Wal-Mart's Semi-Green Week

Looking to shave operating costs and revive a wilting reputation, Wal-Mart last week unveiled an eco-friendly store near Dallas, Texas, an experimental Supercenter complete with wind turbines, rain-harvesting ponds, bio-fuel recycling and no flush urinals.

For Wal-Mart's purveyors of aw-shucks public relations, the event was a softball. Press documents gushed with enthusiasm and statistics, while officials trumpeted the store's expected savings in water and energy consumption. The retail goliath even said it plans to share its best practices to help the entire retail industry become greener.

Some of the highlights:

  • Bioswales, or channels of shrubs, grass and rock were planted to snag pollutants and help clean water, while permitting it to infiltrate into the ground and replenish groundwater sources.
  • Improved refrigeration systems were built to save 645,000 kilowatts annually, enough power for 65 single family homes for an entire year.
  • Condensation from the store's air conditioning and refrigeration systems will be stored in a pond on the east side of the building, and used to help irrigate the landscaping.
  • A mix of recycled cooking and automotive oil will help heat the facility.
  • Waterless, odorless urinals that keep smells down using a special oil film will result in water savings of hundreds of thousands of gallons per year.

Wal-Mart has contracted the Oak Ridge National Laboratory to test and analyze the system over a three-year period and the company says it plans to share its best practices.

"Sharing the results of the store's experiments with the rest of the retail and development industry could turn low-volume, rare technologies into industry standards," said a company statement. "Wal-Mart hopes to learn new environmental conservation best management practices and benchmarks that will serve as future design standards in the retail industry when it comes to land development and building construction."

The company is working to build a conservationist reputation, publicizing the fact it pays to preserve one acre of wildlife habitat for every acre it develops. It also floats recycling statistics. Last year, it recycled 2.8 million tons of cardboard, 9,416 tons of plastic, 262 million aluminum cans, glass containers and plastic bottles, and 49 million disposable cameras.

Recent greening aside, it's easy to imagine the waste that falls through the cracks in Wal-Mart's 3,500 facilities in the U.S. alone (company documents say there are also 1,290 international facilities).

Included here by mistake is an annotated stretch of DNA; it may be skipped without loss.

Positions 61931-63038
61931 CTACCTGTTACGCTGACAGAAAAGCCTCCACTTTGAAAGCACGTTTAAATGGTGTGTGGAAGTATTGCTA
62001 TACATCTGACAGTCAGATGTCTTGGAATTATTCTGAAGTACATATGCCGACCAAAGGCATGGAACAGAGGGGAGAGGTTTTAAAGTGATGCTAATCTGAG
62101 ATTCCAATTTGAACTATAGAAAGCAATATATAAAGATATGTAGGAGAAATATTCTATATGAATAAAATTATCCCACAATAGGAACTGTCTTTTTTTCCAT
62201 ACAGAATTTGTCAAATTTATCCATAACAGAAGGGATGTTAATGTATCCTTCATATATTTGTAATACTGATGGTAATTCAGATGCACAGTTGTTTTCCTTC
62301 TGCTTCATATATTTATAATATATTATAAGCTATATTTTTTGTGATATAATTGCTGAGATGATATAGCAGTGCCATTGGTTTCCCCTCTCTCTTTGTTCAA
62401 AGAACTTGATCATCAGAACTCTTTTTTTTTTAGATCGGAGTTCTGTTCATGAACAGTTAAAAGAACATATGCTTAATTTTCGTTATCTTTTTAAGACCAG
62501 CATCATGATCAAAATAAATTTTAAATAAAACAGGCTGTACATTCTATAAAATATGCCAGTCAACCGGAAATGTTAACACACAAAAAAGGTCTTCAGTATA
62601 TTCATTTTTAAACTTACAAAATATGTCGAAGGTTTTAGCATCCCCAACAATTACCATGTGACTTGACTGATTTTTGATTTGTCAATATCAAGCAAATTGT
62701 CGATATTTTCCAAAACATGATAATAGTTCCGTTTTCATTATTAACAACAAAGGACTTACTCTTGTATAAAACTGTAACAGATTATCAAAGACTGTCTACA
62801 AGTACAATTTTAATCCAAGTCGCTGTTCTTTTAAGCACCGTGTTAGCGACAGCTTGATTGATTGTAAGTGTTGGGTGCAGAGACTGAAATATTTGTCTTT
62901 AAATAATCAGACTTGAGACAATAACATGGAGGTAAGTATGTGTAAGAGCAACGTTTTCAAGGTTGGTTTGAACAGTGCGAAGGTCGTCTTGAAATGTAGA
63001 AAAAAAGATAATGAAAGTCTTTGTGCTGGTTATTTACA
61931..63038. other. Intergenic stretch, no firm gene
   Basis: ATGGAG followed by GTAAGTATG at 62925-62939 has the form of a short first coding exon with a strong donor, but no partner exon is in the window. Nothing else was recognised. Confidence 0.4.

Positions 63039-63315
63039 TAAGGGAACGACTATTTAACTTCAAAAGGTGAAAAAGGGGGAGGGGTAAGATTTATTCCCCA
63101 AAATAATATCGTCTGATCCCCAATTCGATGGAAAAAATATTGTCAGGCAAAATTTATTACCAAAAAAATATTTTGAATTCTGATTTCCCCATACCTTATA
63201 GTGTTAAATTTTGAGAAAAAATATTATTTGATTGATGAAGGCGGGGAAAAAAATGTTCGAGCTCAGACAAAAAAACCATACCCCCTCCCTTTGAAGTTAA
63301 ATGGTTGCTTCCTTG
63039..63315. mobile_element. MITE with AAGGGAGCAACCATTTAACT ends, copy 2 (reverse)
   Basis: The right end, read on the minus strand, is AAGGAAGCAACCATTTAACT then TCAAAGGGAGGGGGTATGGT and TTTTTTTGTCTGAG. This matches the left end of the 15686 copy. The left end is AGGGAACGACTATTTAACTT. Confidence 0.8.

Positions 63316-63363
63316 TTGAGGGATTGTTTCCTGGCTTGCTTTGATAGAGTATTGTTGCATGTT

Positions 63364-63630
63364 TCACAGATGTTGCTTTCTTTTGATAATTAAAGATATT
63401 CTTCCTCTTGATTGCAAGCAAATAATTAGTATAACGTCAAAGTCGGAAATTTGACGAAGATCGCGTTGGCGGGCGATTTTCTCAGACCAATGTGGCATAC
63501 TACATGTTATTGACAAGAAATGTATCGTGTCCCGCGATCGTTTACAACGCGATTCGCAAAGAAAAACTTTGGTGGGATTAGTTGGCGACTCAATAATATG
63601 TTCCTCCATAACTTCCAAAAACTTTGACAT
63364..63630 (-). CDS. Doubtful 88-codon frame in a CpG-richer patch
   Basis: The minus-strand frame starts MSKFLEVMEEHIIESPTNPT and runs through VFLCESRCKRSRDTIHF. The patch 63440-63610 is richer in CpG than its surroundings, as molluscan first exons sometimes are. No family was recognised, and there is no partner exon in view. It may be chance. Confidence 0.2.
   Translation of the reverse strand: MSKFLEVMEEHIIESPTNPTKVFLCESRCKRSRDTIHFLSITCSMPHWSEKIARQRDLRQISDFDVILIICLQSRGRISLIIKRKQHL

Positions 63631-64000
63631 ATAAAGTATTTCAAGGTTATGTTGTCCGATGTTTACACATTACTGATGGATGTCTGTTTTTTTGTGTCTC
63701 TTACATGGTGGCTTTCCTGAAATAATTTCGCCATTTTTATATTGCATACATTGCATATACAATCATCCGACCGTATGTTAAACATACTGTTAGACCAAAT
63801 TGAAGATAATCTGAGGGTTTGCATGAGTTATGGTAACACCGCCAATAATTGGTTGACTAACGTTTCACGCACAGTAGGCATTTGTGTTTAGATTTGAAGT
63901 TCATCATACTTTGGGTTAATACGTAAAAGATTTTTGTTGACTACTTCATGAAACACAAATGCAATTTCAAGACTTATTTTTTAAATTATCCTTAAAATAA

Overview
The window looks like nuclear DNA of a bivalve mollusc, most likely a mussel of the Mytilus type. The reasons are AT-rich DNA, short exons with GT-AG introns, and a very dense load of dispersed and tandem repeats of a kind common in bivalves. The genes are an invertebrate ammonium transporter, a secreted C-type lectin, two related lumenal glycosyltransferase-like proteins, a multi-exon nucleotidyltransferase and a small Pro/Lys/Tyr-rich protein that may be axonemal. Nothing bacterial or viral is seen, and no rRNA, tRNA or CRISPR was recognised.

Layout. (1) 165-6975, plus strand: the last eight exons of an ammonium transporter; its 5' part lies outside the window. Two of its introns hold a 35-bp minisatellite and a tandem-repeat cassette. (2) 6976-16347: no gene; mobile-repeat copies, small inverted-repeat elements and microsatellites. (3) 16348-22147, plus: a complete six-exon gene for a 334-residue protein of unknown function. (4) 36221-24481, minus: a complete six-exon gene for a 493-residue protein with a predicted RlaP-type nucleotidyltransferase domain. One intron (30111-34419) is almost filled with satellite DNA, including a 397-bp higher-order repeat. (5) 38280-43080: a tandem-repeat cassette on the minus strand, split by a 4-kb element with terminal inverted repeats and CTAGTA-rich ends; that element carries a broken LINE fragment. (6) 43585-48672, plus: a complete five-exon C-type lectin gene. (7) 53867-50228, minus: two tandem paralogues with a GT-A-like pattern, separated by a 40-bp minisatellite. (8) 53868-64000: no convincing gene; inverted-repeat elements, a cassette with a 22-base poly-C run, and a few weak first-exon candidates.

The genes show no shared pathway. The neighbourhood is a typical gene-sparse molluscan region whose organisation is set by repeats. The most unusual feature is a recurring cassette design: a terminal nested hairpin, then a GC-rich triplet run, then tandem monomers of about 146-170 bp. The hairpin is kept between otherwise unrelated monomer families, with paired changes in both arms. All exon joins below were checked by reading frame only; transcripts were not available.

A Different Shade of Green

Perhaps not coincidentally, last week's feel-good environmental story hit the news cycle as Wal-Mart made a briefer and markedly less effusive announcement that it was applying for a banking license in Utah.

On July 19 the company asked the Utah Department of Financial Institutions and the Federal Deposit Insurance Corporation for permission to operate an industrial bank which will reside in Salt Lake City and have local employees and board members.

Officials said the intention is to save processing fees currently paid to third party financial institutions that process Wal-Mart's monthly load of 140 million credit, debit and electronic check payments. There will be limited deposits from non-profit and charitable organizations, but the company has "no plans to operate branch banks" and "will not engage in lending of any type," according to a press statement.

The "no-branch" pledge did little to put the banking industry at ease. The Independent Community Bankers of America (ICBA) responded that the world's largest corporation has the financial prowess to drive credit unions and community banks out of business. It already offers check cashing, wire transfers and money order services for nearly half what other services charge. Small banks fear that an "everyday low cost" Wal-Mart bank -- one that accepts deposits and doles out consumer loans -- could one day appear in every store, eviscerating customer bases. They also worry that Wal-Mart could engage in preferential loaning practices to its affiliates or refuse loans to competitors of an affiliate or parent company. What's more, industrial banks are not regulated by the FDIC.

Why Utah? "We made the decision to file in Utah because of the state industrial banking laws and it is natural to locate in the state capital," said Wal-Mart spokeswoman Sharon Weber in an email.

The company has been trying to elbow its way into banking for several years but has failed in past attempts to acquire financial institutions, most notably in California and Oklahoma. But it seems likely that in Utah, where companies such as Target and General Electric have established industrial banks, things might go easier.

If they do, the introduction to freelance journalist John Dicker's new book, United States of Wal-Mart, will taste even truer.

''It's hard to know exactly when it happened, just as it's impossible to know when, or if, it will end," Dicker writes. "But for now it's clear: we're all Wal-Mart's bitches."

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